Yogendra Yadav is a 72-year-young retired Wing Commander of the Indian Air Force and a long-time Indiahikes trekker. Fondly called Yogi Ji by everyone at Indiahikes, he has been trekking with us for 10+ years, with 20+ high-altitude treks under his belt.
“I have done Basic and Advanced Mountaineering as well as Basic, Intermediate and Advanced Skiing courses. I went on a few climbing expeditions and a few treks during my Air Force years. I got the chance to visit all parts of our country.
It was also during this period that I started trekking through the Youth Hostels Association of India. As early as the late 70s, I began exploring Uttarakhand and embarked on expeditions to Bhagirathi II, Kedar Dome, CB 13, and Parvati Valley.
One of my most memorable expedition memories is when I climbed Kedar Dome (22,700 feet) and then got a chance to ski down the mountain. I can never forget it.
Yogendra ji is an inspiration for everybody around him
After retiring in 2003, I kept my love for the mountains going by creating a trekking-centric group along with a few like-minded friends I had met over the years.
We started with 40 odd people, and now we have a membership of 300+ individuals. Most of our treks are self-organized. Over the years, my group and I have trekked to Auden’s Col, Kagbhusandi Tal, Milam Glacier, and explored the Kumaon, Kedartal, and Bara Bhangal areas.
When I was stationed in Kashmir in 1978-79, we had flown helicopters over the Kashmir Great Lakes region and trekked to Kishansar, Vishnusar, and Gangabal Lakes.
So, in July last year, I went on the KGL trek with Indiahikes. I remember that I had had a very distant view of Nanga Parbhat a long time back in 1977 or 1978. When I was on the KGL trek, I spoke to Areeb, our Trek Leader and asked him if there was any chance of seeing it.
He mentioned that there was one spot along the trek where weather permitting, we might be able to get a good view. On that particular day, God was kind, the skies were clear, and we got a fantastic view of Nanga Parbhat!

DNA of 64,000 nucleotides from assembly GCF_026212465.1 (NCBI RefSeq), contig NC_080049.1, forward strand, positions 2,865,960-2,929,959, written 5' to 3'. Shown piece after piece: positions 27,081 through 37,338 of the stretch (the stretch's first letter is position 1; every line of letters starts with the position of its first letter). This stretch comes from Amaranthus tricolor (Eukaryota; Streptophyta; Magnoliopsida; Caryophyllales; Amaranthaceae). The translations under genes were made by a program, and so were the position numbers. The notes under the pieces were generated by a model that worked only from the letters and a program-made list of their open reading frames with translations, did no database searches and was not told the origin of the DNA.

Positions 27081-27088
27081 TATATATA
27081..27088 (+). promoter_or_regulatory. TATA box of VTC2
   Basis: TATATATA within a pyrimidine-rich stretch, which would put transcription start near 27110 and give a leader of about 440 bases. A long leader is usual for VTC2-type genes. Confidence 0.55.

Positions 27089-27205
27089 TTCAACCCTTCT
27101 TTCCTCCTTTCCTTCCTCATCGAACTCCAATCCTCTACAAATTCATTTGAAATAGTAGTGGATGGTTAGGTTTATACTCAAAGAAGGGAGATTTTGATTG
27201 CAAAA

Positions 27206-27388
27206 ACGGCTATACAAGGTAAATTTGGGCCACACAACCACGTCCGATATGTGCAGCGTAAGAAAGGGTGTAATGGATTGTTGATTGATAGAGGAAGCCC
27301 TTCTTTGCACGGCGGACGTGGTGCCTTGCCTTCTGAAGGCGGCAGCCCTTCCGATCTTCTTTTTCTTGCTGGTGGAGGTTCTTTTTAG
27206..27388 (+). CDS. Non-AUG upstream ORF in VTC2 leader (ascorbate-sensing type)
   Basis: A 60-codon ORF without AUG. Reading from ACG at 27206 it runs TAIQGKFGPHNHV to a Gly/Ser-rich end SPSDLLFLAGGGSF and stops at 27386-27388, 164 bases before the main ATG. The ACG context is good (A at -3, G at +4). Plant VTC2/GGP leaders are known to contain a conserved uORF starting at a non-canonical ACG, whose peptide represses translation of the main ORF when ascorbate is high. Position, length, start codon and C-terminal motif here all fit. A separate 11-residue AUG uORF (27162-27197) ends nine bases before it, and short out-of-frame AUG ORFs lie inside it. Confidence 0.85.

Yogendra ji during one of his countless treks
Five and a half years ago, I was diagnosed with prostate cancer and had to go through surgery. I was scared. Everyone gets scared. Nothing wrong with it. But once you are faced with a situation, the only way to tackle it is to face it upfront.
A few months after the surgery, I felt comfortable, and to test my endurance, I went on the Buran Ghati trek. It was quite manageable. Yes, initially, I was a little hesitant about it, but Indiahikes was so supportive, and I felt so good about going back.
Yogendra ji at the summit of the Buran Ghati trek
I believe that trekking makes you a better person. One of the most valuable things I have learned is that come what may, you will perform your best only when you are under stress and trekking pushes you to do your best.
Secondly, I feel that real strength still lies in togetherness, and trekking teaches you to work as a team.
And the third point is that going into uncharted territories often teaches you small lessons. You pay attention to where you are going, how you are walking, how to go, and how to involve yourself completely. You learn to adjust yourself to your environment and to others.”
Yogendra ji firmly believes that trekking has the power to transform people